HOW TO KNIT A GAUGE SWATCH – AND WHY YOU SHOULD!
When you swatch, you’re measuring the gauge of the yarn knit by YOU with your needles. The designer of the pattern you are following may knit completely different from you, so you cannot just use the same size needle listed in the pattern. That is, if you want it to fit. Gauge is a measure of how many stitches YOU have per inch with certain size needles and yarn – the important word being YOU!
I've focused on knitting with this post, but all of these issues apply to crochet projects too - just substitute the word crochet for knit, and hook for needle, but measuring gauge and swatching is just as important for that craft too.
If you are knitting a project where fit is important, then you must swatch. Blankets, scarves, shawl – those are things you can get away with without swatching (for the most part). But here’s an example of how the gauge on a small item, like a hat, can make a difference. Let’s say your hat pattern calls for casting on 80 stitches, and the recommended gauge is 4 stitches per inch. That means that your hat will be 20 inches around. You’re a tight knitter, and your actual gauge is 5 stitches per inch (tight knitters cram more stitches into an inch). That means your 80 stitches will result in a hat that’s just 16 inches around – way too small for most adult sizes!
Every knitter is different. Sure, you could knit tighter or looser to meet the gauge – but do you really think you could keep that up consistently for an entire sweater?
Another reason to swatch, is to test the resulting fabric. This is especially important if you are substituting the recommended yarn for that project. Do you like how firm or loose the knit fabric feels? Will it drape the way you expect? Will it show off that cable pattern? How does it behave after washing? Yes, washing – for best results, you should wash and block your gauge swatch before measuring!
HOW TO SWATCH
If you’re working from a pattern, the pattern will likely specify a gauge. For example, it could say: 20 stitches and 26 rows = 4 inches with size 9 needles. Start your swatch with the needle size suggested in the pattern, casting on more stitches than what’s required for 4 inches. You gauge measurement should be taken across the center stitches since edge stitches can be distorted. In our example above, you would cast on 28 stitches to measure the 20 center stitches.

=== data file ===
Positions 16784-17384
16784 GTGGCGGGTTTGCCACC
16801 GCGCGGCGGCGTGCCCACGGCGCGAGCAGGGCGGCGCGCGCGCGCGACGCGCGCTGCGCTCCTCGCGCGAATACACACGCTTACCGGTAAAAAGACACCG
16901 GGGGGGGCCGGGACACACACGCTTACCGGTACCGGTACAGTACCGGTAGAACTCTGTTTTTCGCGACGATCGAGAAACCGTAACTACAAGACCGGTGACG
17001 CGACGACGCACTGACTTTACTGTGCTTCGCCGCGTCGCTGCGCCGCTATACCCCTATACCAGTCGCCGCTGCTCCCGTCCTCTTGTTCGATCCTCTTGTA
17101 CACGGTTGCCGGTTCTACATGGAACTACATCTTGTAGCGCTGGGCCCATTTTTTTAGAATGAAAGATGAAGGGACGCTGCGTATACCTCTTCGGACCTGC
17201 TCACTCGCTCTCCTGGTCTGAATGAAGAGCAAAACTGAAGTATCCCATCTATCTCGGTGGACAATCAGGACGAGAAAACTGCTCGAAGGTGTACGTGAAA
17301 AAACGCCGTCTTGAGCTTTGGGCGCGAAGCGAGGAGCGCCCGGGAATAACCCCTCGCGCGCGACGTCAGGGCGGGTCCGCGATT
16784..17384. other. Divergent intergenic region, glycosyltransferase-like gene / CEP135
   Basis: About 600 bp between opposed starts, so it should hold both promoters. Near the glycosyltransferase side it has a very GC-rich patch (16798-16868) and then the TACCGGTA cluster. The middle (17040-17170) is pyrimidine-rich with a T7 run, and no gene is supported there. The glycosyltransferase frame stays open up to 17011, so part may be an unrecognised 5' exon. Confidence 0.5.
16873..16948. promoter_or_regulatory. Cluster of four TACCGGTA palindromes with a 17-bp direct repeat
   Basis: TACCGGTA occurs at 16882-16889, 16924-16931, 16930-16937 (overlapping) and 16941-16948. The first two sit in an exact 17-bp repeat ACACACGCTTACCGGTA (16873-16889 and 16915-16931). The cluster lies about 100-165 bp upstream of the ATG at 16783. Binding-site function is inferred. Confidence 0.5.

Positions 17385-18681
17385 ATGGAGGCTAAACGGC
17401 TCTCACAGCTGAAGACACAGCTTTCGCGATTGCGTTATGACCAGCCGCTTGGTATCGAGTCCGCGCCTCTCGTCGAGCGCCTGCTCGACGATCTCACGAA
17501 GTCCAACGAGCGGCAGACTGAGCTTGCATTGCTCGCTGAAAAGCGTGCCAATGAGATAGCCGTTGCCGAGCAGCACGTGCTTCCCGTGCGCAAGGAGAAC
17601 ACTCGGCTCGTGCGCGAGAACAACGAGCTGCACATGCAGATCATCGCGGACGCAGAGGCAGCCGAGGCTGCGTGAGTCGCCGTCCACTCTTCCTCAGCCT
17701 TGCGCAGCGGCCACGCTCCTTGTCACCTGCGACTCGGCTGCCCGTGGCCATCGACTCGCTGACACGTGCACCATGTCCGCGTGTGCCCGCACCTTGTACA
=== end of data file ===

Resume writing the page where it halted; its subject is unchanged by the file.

Knit the swatch in the stitch the gauge specifies. For example, if the gauge is over stockinette stitch, knit a swatch in stockinette stitch. Sometimes it might be a little more complicated, like a cable pattern or other special stitch. After you finish the swatch, bind off. It’s important that your swatch be measured OFF the needles. Keeping it on the needles can stretch it or bunch it up in places, throwing off the measurement. Wash your swatch, pin or lay flat to dry. Yarn can bloom (grow) or contract with washing, and this will also affect your gauge. You are planning to wash that sweater someday, right?
If you have more stitches per inch than the pattern specifies, you are knitting tight and should go up a needle size. If you have fewer stitches per inch, you are knitting loose and should go down a needle size. Different needle materials can alter gauge too – so if going up or down a size doesn’t get you the gauge needed, try switching to a different type needle – metal, bamboo, etc – even brands of needles can result in a different gauge. There are many tricks and techniques to achieve gauge, but we’ll save that for another time.
STITCH GAUGE VS ROW GAUGE
Very often you achieve the correct stitches per inch, but your row gauge is off. Depends on the design, but usually the stitch gauge is the most crucial. You can usually modify for row gauge by knitting fewer or more rows to achieve the finished length.
Hope these little bits of information will help with your next project!
Happy knitting and crocheting!
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